Confession: I spent many years of my life preaching something I didn’t believe.
I stood up weekend after weekend and told people that they could trust God with their resources, and that generosity was the path to freedom and joy. The problem was I didn’t believe it – not practically anyway.
I don’t mean that I was lying. I wasn’t, at least not intentionally. If you had asked me if I intellectually understood that God is trustworthy and generosity is a life-giving path, I would have told you, “Of course!” But belief is more than an intellectual understanding. Belief is action. After all, people say you have to “take a leap of faith” not “have a thought of faith.”
So every Sunday, I told my congregation that God was worthy of their trust financially, then I would step off that stage and let the basket pass right by me. I’m sure people assumed the pastor was giving online, but the only website that regularly ran my credit card was Amazon.
How Did I Get Here?
If I’m honest, I have no idea how I got there. My parents taught me to tithe. It was certainly taught in my church growing up, and it was a constant conversation in seminary. Maybe it was other influences in my childhood that led me there – like watching Scrooge McDuck swan dive into his vault of gold coins, or watching the Banks family deal with the Fresh Prince’s antics in that fly Bel-Air pad.
Maybe you’re finding yourself in the same place – intellectually you understand that God is trustworthy and that generosity really does lead to freedom, but there’s no demonstration of trust in that area of your life. And so now you’re curious about how you got here. Maybe you’ll find an answer. Maybe it’s connected to a childhood of scarcity, a trying financial season as an adult, or being sucked up into the consumerist belief that fulfillment and peace are available via two-day shipping.
Or maybe, like me, the influences are so numerous and complex you won’t be able to nail down how this chasm formed between what you say you believe and how you actually live. But regardless of how you got there, or whether you can fully understand the journey, there’s a choice to be made now. I can’t unravel years of financial mistakes, or go back in time and make sure my financial walk matches my talk, but I can trust God today.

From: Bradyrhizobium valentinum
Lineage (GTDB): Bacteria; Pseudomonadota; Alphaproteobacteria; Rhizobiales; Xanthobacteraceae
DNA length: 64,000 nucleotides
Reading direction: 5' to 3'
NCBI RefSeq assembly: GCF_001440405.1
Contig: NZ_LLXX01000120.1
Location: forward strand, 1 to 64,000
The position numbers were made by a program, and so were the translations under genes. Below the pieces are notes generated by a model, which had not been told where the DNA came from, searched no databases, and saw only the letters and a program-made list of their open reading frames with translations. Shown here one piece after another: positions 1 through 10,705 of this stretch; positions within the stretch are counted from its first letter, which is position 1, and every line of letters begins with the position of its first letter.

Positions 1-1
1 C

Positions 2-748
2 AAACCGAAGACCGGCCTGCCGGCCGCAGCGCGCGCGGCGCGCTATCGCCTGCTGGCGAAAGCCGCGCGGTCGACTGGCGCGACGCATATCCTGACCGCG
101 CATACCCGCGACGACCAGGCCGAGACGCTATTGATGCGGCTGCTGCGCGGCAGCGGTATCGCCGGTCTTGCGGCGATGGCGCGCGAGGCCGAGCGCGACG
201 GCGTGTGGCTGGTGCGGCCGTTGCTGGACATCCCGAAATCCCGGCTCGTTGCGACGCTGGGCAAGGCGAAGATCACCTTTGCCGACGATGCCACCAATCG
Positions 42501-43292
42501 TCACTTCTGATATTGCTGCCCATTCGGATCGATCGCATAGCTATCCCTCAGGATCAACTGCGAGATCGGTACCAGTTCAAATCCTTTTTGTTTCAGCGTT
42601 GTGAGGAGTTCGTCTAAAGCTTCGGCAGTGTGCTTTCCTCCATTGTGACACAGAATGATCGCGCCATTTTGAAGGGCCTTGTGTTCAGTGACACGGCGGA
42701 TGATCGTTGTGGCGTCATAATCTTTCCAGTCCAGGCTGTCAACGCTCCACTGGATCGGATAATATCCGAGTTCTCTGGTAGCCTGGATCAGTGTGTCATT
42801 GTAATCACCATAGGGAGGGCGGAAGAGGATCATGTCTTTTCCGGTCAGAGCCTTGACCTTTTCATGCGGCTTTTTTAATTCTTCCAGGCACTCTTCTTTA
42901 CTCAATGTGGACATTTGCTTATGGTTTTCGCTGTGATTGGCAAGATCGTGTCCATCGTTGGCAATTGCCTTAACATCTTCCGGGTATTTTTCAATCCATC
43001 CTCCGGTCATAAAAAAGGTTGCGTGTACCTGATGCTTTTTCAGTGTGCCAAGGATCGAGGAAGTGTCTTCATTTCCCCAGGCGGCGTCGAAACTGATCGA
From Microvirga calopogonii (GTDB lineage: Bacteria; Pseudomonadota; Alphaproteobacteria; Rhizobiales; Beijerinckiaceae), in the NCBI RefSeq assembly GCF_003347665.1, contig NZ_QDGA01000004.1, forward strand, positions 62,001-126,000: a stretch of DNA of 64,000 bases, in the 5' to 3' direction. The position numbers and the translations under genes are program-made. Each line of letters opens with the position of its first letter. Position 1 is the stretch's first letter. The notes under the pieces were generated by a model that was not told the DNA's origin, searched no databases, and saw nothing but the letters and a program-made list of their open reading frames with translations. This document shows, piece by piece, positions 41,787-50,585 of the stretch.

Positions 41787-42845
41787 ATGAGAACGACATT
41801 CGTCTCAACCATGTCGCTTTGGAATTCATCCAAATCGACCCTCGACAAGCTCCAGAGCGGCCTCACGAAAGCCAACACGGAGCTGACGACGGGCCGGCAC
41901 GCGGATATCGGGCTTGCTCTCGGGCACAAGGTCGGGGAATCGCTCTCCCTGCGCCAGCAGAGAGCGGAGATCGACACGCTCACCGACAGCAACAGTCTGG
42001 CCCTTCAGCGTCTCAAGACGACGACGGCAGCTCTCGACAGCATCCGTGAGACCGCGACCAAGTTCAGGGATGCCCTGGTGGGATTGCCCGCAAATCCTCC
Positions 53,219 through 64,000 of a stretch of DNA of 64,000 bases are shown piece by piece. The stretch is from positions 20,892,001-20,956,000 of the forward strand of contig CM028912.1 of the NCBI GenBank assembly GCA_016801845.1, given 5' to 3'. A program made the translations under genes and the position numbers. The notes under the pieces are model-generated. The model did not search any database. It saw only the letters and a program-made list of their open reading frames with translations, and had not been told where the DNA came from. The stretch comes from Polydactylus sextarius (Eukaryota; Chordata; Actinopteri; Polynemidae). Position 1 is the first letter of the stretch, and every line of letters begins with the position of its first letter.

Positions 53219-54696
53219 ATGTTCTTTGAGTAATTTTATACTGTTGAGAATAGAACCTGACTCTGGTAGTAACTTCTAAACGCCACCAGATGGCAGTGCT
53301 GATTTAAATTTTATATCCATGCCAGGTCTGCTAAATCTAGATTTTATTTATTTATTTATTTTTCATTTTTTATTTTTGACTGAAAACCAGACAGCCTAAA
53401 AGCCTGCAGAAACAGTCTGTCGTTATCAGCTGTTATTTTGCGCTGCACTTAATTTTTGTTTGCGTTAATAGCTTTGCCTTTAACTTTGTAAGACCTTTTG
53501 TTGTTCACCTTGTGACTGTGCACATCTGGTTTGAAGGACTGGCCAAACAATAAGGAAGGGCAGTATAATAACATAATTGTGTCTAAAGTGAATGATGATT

How Do I Change?
Believe it or not, my path out of fear and toward trust wasn’t complicated – it was simply demonstrating my trust one small step at a time. I didn’t take a financial course (though they are helpful), I didn’t stand in front of the church and make a giant financial pledge, nor did I sell everything and take a vow of poverty.
I took one step.
I knew that God was trustworthy, and I knew that generosity would lead to freedom. So one day, my wife and I said, “From here on out, we tithe.” And we wrote our first check.
I think the best way to illustrate what happened for us in that moment is to tell you how my daughter spent her 10th birthday. She and some friends went to an arcade, and while there, they noticed a ropes course suspended above the game cabinets. She begged me to buy her a pass to do it. I told her what I always tell my daughter and rarely tell my boys, “Whatever you want.”
She put the harness on and began her ascent, and I watched as her confidence faded with every step upward. Once she reached the first platform and saw the panels stretched out on thin wires above a completely unaware arcade floor full of screaming kids, she froze. She knew her dad wouldn’t let her do something that would hurt her, she knew the harness would hold her, she knew she would have a blast doing this; but even with all that knowledge, fear was just as present.
So what could she do? She only had one real choice – take her next step. Move from intellectual understanding to real, demonstrative trust. I wish I had captured her first walk across the ropes course because a truly amazing transformation occurred. I watched that scared kid take her first step, and immediately the transformation began.
As she took each step, the frozen, scared kid on the platform disappeared and what came forth was a courageous, confident, and blissfully happy girl.
My daughter’s experience on the ropes course was our experience taking our first steps toward generosity and trust. We were frozen in fear. All the “what-if’s” flooded our minds every time we entertained the notion of giving. But when we decided to step off that platform of fear and greed for the first time, I can’t describe to you the relief and joy we felt when the first plank of generosity held us firmly. And just like my daughter, with every step of generosity, that frozen, scared couple faded away as God transformed us into confident, generous, and blissfully joyful people.
Your path off of the platform of fear and anxiety isn’t complicated – it’s a single step. I was afraid. I was hypocritical. I was unbelieving. I took one small step, and I am forever transformed.
How will God rewrite your story this Easter, one small step at a time? Join us online or at a local campus in Central Florida to celebrate Easter at Grace. We can’t wait to meet you!